Dr Subramanian Swamy is a towering figure in Indian politics and owes his palce entirely to the splendid intellect that he commands. Indian politics has seen two great intellectuals, Dr Ambedkar and Dr Swamy and both possess a doctorate from US Universities. Dr Swamy was educated at Harvard University from where he received his Ph D under the guidance of Simon Kuznetz. In his political life, Dr Swamy has been faithful to two very important principles: he is a beleiver in Capitalism as an economic system that promises equality and prosperity and he has always advocated a good diplomatic ties with Israel. In the pursuit of these goals he has not sververed during his long years in public life. Dr Swamy has utter contempt for the Nehruvian brand of state socialism which promoted corruption, inequality and mediocrity.

James Joll once wrote a book, Intellectuals in Politics. In India, Dr Swamy is the closest we have ever had of a politician who is highly educated, a power house of ideas, dedicated to the principle of a free society and above all a dogged and determined crusader against the endemic corruption. He is a broad minded individual as his personal life demonstrates his open mindedness.

I enjoyed reading this book.

Sunday, September 17, 2017

Frozen Frames by D Vasudeva Rao: Memory and Fulfillment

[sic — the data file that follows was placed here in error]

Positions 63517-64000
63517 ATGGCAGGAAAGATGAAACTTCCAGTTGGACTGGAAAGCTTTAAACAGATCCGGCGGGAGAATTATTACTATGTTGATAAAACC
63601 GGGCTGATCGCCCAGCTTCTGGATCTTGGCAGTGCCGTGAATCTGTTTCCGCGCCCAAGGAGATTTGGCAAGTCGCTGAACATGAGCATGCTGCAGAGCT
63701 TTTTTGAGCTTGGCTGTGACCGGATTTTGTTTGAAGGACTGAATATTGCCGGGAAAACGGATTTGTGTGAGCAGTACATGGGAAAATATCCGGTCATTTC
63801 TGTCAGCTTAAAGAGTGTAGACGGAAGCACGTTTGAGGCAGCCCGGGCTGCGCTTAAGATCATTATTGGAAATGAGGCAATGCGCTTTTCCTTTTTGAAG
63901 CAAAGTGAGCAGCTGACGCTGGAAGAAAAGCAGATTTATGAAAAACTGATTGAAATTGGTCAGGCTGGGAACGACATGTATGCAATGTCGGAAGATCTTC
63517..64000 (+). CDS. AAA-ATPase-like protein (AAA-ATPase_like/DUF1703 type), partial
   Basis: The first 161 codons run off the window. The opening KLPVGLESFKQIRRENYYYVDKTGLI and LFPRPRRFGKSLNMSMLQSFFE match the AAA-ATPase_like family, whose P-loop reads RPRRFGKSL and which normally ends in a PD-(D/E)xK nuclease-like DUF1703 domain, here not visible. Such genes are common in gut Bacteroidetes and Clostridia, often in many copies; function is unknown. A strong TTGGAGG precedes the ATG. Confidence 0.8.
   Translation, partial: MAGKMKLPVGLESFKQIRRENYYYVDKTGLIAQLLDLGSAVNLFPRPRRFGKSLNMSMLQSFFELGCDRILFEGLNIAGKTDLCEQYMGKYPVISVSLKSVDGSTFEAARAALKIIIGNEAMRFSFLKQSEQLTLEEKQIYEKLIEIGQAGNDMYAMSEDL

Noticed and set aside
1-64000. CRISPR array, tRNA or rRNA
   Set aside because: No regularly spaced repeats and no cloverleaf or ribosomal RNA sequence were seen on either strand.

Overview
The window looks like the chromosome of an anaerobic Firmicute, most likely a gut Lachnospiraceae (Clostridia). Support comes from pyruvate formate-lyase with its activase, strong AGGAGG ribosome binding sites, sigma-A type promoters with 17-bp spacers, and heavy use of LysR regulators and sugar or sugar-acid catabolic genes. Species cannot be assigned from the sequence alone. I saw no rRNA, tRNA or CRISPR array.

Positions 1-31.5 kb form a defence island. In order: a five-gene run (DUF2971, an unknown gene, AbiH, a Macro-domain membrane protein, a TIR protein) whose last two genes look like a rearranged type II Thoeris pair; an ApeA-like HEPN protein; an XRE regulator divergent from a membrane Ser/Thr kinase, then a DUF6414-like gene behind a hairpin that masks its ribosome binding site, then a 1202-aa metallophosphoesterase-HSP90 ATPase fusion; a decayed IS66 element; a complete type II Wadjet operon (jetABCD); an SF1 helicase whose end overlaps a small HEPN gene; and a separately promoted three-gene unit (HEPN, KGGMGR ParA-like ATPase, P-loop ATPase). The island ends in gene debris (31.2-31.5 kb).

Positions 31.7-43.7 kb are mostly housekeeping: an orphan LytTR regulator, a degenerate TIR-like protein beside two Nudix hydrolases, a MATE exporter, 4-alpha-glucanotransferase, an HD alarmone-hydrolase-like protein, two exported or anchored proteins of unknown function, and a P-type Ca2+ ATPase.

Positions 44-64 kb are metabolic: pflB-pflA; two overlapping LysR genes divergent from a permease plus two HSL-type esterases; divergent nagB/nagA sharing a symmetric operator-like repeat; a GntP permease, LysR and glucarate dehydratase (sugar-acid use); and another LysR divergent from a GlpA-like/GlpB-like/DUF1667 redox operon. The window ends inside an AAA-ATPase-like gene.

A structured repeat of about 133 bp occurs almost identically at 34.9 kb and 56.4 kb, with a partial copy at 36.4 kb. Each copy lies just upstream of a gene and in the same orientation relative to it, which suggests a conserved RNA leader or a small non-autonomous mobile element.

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Frozen Frames: A Life of  Fulfillment
D Vasudeva Rao
Chennai: 2017
An interesting read

The author of the book, Frozen Frames: A Life in Fulfillemt, has chosen an apt title. Reflecting on his life, Janus like, two generation before him and forward to two generations after him, Vasudeva Rao has charted his professional journey from a professional Chartered Accountant to a highly challenging and rewarding career in the world of corporate institutions, global competition and one that saw the transition of India form a protected licence and quota raj to the fast changing reality of a global India. The fact that an individual's life is caught in the cusp of  major historical and systemic forces over which he/she has little control and the choices that constitute the frozen frames of memory is the stuff of autobiography and the author has traversed this territory with ease and great aplomb.